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Computational Thinking with Cubelets

By now, you’ve probably heard all about Computational Thinking. You’ve already defined it and shown how it relates to your content. But of course, Computational Thinking applies to many subjects and tools, including Cubelets.

Here at Modular Robotics, we define computational thinking as being a problem-solving process that helps break down complex problems into smaller parts, so you can develop a model to solve the problem, evaluate the results, and recreate the solution over and over!  (If you’d like to learn more about our definition, check out our page devoted entirely to Computational Thinking.)

Computational Thinking is commonly divided into four subskills:

  • Decomposition
  • Pattern Recognition
  • Abstraction
  • Algorithmic Solutions


So how do Cubelets support students’ development of computational thinking skills? First, since Cubelets robots are modular (made of many pieces), students are automatically decomposing design challenges into their smallest parts.

Challenge: Build a robot that can solve a maze by itself.

CC- CT #1

Pattern Recognition

Pattern Recognition also comes naturally during Cubelets play. Students are constantly comparing Cubelets robots to animals, people, or vehicles they are already familiar with. In fact, many younger students interact with Cubelets robots as if they are alive by trying to give them verbal directions instead of interacting with the sensors. This is a good thing because it helps students make connections between robotics and their background knowledge of the natural world and already-invented machines.

Challenge: Build a robot that can solve a maze by itself.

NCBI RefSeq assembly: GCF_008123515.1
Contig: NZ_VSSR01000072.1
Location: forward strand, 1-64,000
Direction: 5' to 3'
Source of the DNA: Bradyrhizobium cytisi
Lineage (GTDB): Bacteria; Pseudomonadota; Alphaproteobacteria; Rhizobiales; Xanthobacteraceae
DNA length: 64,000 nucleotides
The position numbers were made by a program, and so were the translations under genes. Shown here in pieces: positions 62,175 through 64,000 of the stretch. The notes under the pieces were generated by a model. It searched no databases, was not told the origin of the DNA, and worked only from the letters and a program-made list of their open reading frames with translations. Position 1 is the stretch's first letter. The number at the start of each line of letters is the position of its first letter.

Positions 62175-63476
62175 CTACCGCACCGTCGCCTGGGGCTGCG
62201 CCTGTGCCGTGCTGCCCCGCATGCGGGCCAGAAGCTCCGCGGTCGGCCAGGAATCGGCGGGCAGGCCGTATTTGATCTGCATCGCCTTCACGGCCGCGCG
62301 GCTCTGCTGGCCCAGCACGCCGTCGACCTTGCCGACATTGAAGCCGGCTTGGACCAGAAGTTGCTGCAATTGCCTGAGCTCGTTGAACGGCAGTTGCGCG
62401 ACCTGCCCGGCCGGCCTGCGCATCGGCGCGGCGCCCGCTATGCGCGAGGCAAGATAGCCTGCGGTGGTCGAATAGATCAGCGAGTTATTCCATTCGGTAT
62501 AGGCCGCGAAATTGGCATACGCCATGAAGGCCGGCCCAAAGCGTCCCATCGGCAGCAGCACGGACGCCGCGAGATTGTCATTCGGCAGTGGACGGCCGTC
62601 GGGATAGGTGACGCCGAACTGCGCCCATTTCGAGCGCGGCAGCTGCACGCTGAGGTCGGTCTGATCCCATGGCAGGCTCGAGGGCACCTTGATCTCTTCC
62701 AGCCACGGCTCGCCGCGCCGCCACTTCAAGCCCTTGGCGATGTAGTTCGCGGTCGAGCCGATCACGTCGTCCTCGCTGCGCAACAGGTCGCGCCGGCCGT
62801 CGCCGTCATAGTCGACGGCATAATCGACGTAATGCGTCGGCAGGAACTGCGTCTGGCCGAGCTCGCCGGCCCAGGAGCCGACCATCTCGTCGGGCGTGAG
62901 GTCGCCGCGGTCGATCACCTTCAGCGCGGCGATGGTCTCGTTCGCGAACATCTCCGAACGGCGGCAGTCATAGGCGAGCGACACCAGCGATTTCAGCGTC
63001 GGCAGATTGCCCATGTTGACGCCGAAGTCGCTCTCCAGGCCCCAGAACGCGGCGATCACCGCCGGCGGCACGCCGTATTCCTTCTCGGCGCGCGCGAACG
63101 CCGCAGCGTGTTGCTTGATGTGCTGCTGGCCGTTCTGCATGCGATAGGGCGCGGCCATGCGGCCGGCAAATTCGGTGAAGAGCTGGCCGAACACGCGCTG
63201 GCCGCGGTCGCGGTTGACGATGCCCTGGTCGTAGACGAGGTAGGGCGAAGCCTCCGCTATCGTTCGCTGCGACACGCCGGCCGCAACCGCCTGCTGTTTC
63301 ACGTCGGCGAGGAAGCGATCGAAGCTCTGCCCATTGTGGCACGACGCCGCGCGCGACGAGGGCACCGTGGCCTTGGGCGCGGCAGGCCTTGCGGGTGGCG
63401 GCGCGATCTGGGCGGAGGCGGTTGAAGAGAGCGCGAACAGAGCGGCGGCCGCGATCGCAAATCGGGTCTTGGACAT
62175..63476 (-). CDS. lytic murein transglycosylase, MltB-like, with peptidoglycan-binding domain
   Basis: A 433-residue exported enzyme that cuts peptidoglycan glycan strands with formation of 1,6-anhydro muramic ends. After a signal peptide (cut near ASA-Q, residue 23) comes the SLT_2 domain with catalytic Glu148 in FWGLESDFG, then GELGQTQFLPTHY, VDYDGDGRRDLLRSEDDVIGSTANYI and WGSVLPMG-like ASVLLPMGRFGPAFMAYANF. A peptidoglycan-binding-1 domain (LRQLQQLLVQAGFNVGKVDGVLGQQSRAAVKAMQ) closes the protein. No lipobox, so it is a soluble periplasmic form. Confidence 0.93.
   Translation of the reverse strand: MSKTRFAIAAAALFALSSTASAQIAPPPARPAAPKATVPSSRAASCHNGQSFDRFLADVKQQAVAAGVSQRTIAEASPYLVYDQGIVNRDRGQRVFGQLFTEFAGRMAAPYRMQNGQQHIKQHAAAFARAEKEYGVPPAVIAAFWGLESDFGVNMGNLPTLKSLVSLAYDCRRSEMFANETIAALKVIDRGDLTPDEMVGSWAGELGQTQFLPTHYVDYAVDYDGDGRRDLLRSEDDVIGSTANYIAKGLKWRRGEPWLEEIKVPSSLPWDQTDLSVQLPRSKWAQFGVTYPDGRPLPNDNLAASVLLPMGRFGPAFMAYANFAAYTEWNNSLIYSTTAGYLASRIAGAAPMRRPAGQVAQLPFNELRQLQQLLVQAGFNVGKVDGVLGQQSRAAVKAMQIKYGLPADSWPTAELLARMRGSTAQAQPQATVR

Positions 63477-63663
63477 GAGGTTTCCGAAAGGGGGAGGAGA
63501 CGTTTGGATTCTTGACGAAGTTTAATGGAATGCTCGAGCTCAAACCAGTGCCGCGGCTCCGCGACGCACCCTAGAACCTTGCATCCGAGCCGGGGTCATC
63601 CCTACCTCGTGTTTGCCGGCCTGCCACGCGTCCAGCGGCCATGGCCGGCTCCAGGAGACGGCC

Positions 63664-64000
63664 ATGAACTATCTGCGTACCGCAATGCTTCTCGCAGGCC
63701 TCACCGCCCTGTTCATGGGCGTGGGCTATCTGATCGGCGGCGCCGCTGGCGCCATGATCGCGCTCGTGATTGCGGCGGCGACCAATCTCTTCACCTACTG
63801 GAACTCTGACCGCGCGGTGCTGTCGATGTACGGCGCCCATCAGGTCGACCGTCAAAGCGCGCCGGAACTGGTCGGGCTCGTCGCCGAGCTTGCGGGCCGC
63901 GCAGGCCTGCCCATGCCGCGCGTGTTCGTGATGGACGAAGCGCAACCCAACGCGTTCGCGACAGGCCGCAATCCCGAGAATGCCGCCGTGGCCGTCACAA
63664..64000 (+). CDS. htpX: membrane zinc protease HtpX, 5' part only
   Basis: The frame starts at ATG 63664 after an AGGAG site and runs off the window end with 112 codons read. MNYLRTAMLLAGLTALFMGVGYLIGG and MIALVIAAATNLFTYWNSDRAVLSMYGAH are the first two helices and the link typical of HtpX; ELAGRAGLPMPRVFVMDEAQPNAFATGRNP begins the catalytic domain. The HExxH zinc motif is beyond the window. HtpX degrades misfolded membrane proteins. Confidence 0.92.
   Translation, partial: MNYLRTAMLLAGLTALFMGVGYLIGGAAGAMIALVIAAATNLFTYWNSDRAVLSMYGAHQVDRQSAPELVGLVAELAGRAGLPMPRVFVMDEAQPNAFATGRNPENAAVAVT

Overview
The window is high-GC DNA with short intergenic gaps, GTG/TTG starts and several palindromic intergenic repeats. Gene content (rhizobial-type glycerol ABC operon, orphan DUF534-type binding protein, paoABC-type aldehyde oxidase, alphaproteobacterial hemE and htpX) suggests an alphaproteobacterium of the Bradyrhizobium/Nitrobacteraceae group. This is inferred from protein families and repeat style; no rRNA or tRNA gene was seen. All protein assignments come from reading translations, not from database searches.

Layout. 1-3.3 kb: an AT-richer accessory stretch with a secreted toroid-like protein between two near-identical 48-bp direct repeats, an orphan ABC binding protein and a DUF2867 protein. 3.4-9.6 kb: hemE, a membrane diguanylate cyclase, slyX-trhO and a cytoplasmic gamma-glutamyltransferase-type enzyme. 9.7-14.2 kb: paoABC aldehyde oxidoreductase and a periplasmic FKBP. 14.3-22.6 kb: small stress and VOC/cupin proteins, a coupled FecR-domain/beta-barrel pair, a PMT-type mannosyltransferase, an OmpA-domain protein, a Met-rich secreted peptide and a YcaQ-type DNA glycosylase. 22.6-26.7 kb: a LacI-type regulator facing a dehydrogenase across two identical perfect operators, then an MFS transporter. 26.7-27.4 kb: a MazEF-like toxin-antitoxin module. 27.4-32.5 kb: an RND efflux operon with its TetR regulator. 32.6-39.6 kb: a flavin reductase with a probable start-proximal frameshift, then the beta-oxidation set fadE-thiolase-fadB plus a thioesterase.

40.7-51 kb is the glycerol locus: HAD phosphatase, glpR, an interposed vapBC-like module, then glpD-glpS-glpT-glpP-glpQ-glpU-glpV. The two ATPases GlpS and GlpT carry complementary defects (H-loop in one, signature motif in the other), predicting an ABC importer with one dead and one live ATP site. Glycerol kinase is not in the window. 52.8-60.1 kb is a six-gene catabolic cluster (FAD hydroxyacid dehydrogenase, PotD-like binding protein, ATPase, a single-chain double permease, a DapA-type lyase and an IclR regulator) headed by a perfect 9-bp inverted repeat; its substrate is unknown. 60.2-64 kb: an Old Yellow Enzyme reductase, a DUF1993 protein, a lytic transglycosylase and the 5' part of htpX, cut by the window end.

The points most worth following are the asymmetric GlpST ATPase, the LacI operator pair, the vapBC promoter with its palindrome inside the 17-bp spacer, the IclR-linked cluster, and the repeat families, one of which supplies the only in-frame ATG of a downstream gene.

CC- CT #2


As challenges get more complex, students are put in the position of abstracting the most important parts of a challenge away from the distracting details.

Challenge: Build a robot that can solve a maze by itself.

CC - CT #3

Algorithmic Solutions

The term “algorithmic solutions” can sound intimidating, like it requires students to have written their answers using a specific programming language or complex numerical formula, but this is a common misconception. Algorithmic solutions simply need to be logical. As students eventually learn coding languages and computer science, they will begin to use computer-specific vocabulary, but code-specific language is not a requirement for emergent algorithmic solutions.

In fact, for many students, Cubelets are a wonderful opportunity to showcase their problem-solving abilities in an unrestricted language environment. Aside from using the assigned names of specific Cubelets, we encourage students to use their own words and phrases to explain their robots. We like to call this “pseudocode” and it should include statements of cause and effect as well as sequencing. Every time students use cause-and-effect or sequencing descriptions, they are demonstrating algorithmic solutions. If you are using any sentence stems for these in your literacy units, this is an excellent crossover!

Finally, one of the most important practices behind every content area, from reading to computer science, is the ability to persevere through challenges. One of the great things about Cubelets is that, time and time again, we see students more engaged during Cubelets design challenges than during any other activity. In fact, as you can tell from our other blog posts, Cubelets are so engaging they can create a classroom management conundrum. But unlike other times where classroom management may slip, Cubelets engage students in investigations and inventions that keep them on task.

Computational Thinking is a fundamental part of every Cubelets design experience.  By disguising the learning within engaging design challenges, you can reach even your most reluctant learners and provide targeted interventions to support all students in developing effective computational thinking strategies.

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